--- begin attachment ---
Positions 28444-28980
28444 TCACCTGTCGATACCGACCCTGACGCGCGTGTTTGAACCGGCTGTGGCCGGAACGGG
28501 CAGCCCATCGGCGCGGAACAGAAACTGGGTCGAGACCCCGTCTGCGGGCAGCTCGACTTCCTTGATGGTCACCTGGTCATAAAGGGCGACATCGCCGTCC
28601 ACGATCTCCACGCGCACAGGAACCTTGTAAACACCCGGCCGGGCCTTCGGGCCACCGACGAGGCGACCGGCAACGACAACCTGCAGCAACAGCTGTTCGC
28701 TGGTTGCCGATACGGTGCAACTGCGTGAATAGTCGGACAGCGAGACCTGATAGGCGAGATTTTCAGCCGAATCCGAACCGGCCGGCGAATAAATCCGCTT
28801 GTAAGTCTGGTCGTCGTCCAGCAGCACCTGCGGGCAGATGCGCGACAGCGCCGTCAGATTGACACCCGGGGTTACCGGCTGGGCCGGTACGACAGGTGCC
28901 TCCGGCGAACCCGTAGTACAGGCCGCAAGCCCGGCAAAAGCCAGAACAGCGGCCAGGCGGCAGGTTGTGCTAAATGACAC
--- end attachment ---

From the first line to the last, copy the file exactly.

Positions 28444-28980
28444 TCACCTGTCGATACCGACCCTGACGCGCGTGTTTGAACCGGCTGTGGCCGGAACGGG
28501 CAGCCCATCGGCGCGGAACAGAAACTGGGTCGAGACCCCGTCTGCGGGCAGCTCGACTTCCTTGATGGTCACCTGGTCATAAAGGGCGACATCGCCGTCC
28601 ACGATCTCCACGCGCACAGGAACCTTGTAAACACCCGGCCGGGCCTTCGGGCCACCGACGAGGCGACCGGCAACGACAACCTGCAGCAACAGCTGTTCGC
28701 TGGTTGCCGATACGGTGCAACTGCGTGAATAGTCGGACAGCGAGACCTGATAGGCGAGATTTTCAGCCGAATCCGAACCGGCCGGCGAATAAATCCGCTT
28801 GTAAGTCTGGTCGTCGTCCAGCAGCACCTGCGGGCAGATGCGCGACAGCGCCGTCAGATTGACACCCGGGGTTACCGGCTGGGCCGGTACGACAGGTGCC
28901 TCCGGCGAACCCGTAGTACAGGCCGCAAGCCCGGCAAAAGCCAGAACAGCGGCCAGGCGGCAGGTTGTGCTAAATGACAC